Bełchatów Power Station

From Communpedia
Revision as of 13:36, 12 March 2013 by Fred Bauder (talk | contribs) ({{Wp link|)
(diff) ← Older revision | Latest revision (diff) | Newer revision → (diff)
Jump to: navigation, search
Bełchatów Power Station

Bełchatów Power Station
Official name Elektrownia Bełchatów
Country Poland
Location Bełchatów Wp→, Łódź Voivodeship Wp→
Status Operational
Commission date
Error creating thumbnail: File missing
Owner(s) PGE Wp→
Operator(s) PGE Elektrownia Bełchatów S.A.
Power station information
Primary fuel Lignite Wp→
Generation units 12 x 370/380 MW
1 x 858 MW
Power generation information
Installed capacity 5,053 MW Wp→[1]
Maximum capacity 5,474 MW[1]
Annual generation 27-28 TWh
As of 7 August 2011

The Bełchatów Power Station is a large 5,053 MW Wp→ lignite-fired Wp→ power station situated near Bełchatów Wp→ in Łódź Voivodeship Wp→, Poland. It is the largest thermal Wp→ power station in Europe, and one of largest Wp→ fossil fuel power stations in the world.[2] It produces 27-28 TWh of electricity per year, or 20% of the total power generation in Poland. The power station is owned and operated by PGE Elektrownia Bełchatów S.A., a subsidiary of Polska Grupa Energetyczna Wp→.

In 2011 a new 858 MW unit was commissioned and the total capacity of the power has risen to 5,053 MW.[1] The new unit has an efficiency rating of approximately 42%, which is contributing to reduction of both fuel consumption and emissions compared to the existing units.[3] The unit was built by Alstom Wp→.[2] Alstom has also carried out the modernization of the low pressure parts in all 12 turbines and on 8 April 2009, PGE and Alstom signed a contract to modernize the unit 6.[2] Modernization of another units is planned or ongoing, thus total installed capacity may reach 5,474 MW as of 2015.[1]

The station's exhaust is expelled through two 300 m (980 ft) tall chimneys, among Poland's tallest Wp→ free-standing structures.
Coal for the plant is provided by a large neighboring strip mine

Carbon dioxide emissions

In 2007, the World Wide Fund for Nature Wp→ ranked the power station as Europe's 11th most relatively polluting power station due to carbon dioxide emissions of 1.09 kg Wp→ per kWh Wp→ of energy produced, and the highest absolute emitter, with 30.1 million tonnes of CO2 per year.[4] In July 2009, the facility was titled as the biggest carbon polluter in the European Union by the Sandbag Climate Campaign, a London based non-profit organization. The report stated that the facility produced 30,862,792 tonnes of CO2 in 2008 and after commissioning the new unit the whole generating capacity will have grown by 20%.[5]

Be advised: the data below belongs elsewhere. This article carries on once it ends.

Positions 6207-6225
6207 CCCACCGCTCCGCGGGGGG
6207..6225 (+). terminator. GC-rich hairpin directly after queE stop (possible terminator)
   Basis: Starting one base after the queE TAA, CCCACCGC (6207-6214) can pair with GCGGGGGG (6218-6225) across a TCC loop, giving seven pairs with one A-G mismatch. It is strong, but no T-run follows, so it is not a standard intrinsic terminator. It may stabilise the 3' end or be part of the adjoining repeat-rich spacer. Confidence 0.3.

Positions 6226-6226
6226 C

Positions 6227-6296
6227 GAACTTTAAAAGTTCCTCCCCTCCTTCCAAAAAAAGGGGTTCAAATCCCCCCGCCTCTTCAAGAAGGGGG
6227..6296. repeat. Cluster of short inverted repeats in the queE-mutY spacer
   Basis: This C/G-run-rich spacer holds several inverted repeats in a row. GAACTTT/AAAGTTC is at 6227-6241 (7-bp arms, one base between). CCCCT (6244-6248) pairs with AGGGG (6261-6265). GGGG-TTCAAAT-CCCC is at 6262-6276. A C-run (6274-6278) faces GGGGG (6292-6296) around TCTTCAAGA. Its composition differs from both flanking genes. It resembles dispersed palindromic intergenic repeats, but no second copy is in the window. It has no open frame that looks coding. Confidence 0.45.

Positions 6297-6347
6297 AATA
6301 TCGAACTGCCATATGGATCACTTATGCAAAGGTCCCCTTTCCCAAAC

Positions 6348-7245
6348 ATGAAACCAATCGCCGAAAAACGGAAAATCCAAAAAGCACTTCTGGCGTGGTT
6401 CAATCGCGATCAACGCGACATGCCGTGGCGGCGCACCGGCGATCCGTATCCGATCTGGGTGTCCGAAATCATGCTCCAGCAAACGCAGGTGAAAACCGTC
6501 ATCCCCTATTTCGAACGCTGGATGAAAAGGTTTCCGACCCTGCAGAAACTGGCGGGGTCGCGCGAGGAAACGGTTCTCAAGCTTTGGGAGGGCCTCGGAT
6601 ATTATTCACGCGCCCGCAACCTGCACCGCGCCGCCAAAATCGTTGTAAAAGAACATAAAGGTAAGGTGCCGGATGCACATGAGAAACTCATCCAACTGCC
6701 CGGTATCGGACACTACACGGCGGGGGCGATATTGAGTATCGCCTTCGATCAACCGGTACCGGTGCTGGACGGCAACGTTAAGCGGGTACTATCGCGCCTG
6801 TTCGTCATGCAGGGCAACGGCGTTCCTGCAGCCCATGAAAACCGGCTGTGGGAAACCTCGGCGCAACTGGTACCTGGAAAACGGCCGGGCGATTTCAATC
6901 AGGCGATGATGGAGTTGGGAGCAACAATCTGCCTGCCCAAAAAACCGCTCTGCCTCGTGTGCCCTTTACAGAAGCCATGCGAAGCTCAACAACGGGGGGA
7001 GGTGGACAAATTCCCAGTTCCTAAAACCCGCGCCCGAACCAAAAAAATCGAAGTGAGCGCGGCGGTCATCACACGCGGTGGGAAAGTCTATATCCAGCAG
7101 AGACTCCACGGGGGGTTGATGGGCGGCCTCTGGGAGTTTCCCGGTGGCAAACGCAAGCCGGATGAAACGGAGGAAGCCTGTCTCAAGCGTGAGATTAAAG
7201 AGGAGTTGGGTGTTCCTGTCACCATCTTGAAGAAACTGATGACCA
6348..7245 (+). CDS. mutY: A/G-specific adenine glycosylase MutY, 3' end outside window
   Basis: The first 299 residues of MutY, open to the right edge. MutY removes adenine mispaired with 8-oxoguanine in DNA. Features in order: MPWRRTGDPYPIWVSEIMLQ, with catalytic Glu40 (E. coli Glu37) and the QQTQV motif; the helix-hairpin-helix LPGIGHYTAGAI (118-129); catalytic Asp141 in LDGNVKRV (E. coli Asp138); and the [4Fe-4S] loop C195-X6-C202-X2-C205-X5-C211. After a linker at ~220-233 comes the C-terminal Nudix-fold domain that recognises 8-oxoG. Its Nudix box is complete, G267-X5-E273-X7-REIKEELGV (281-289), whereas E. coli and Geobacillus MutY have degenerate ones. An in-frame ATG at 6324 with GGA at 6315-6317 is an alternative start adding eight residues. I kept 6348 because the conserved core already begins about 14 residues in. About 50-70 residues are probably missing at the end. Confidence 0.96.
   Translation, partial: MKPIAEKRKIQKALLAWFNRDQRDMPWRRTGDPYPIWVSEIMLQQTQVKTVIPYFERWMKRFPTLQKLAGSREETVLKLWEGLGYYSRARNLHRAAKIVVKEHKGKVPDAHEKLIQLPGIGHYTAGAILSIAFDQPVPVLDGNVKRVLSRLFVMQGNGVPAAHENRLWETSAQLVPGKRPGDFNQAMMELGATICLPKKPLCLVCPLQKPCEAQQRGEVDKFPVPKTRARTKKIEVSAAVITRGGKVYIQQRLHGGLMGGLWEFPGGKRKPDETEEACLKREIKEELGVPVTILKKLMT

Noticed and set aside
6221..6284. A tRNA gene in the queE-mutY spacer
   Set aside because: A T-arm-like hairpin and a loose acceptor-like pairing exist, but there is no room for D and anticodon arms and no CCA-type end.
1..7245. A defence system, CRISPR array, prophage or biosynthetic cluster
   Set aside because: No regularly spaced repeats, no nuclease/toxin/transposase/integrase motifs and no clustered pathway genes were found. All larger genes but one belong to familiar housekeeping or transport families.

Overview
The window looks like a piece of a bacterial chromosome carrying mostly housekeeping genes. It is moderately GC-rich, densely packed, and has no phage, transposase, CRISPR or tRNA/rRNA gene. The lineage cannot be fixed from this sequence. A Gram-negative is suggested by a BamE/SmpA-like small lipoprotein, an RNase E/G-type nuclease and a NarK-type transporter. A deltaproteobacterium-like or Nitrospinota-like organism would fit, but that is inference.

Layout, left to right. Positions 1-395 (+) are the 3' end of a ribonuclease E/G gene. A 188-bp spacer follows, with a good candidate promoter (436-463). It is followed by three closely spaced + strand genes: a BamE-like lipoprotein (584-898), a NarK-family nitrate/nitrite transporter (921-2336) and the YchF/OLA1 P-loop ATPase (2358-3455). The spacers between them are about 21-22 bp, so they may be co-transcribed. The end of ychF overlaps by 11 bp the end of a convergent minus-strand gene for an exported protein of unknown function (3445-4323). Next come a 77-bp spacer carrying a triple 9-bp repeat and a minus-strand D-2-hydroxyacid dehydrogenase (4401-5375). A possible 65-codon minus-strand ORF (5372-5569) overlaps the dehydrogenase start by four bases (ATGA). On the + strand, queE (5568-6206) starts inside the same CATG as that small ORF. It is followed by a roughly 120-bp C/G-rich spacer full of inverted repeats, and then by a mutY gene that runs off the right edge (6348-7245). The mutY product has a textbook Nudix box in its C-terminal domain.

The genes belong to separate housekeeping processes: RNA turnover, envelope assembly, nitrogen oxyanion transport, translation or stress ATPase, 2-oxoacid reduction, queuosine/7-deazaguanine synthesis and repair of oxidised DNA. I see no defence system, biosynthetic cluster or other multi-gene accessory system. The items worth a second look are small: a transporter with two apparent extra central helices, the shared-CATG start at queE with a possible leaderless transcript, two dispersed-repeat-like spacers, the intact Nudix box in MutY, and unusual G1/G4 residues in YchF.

To reduce CO2 emissions the company plans to introduce carbon capture and storage technology. On 8 December 2008, PGE and Alstom signed a memorandum of understanding according to which Alstom will design and construct by mid 2011 a pilot carbon capture plant at Unit 12. The larger carbon capture plant will be integrated with the new 858 MW unit by 2015.[6] The project will be supported by the European Commission with the €180 million allocation from the European Energy Programme for Recovery.[7][8]

Its operator expects the plant to be in operation for at least 30 more years. There are plans to reduce use of coal and lignite for fuel to 38% by 2035. Dependence on plants like Elektrownia Belchatow inhibits Poland from fulfilling the ambitious goals for reduction in carbon dioxide emissions that they have signed on to including the European Union's Emissions Trading Scheme (ETS), a cap-and-trade scheme.[9]

See also


  1. 1.0 1.1 1.2 1.3 Elektrownia Bełchatów pełną mocą,, retrieved 2011-08-07 
  2. 2.0 2.1 2.2 "Alstom signs a €160 million contract with PGE to modernise the Bełchatów power plant in Poland" (Press release). Alstom Wp→. 2009-04-08. Retrieved 2010-06-20. 
  3. Brück, Martin. "Cooling flue gas Wp→ to maximize power plant efficiency", Power Engineering International, PennWell Corporation Wp→. Retrieved on 2010-06-20. 
  4. European dirty thirty.
  5. Macalister, Terry. "Meet Belcha – Europe's biggest carbon polluter (and it's about to get even bigger)", Guardian Media Group, 2009-07-23. Retrieved on 2010-06-20. 
  6. "Alstom teams up with PGE Elektrownia Belchatow to reduce CO2 output in Poland" (Press release). Alstom Wp→. 2008-12-08. Retrieved 2010-06-20. 
  7. List of 15 energy projects for European economic recovery. European Commission. URL accessed on 2010-06-20.
  8. "EU lines up funding for six carbon capture projects", Power Engineering International, PennWell Corporation Wp→, 2009-10-07. Retrieved on 2010-06-20. 
  9. "Poland's dependence on coal" article by Adam Easton BBC News April 23, 2012

External links

This page contains information from Wikipedia (view authors). It has been modified so that it meets Communpedia's standards. WP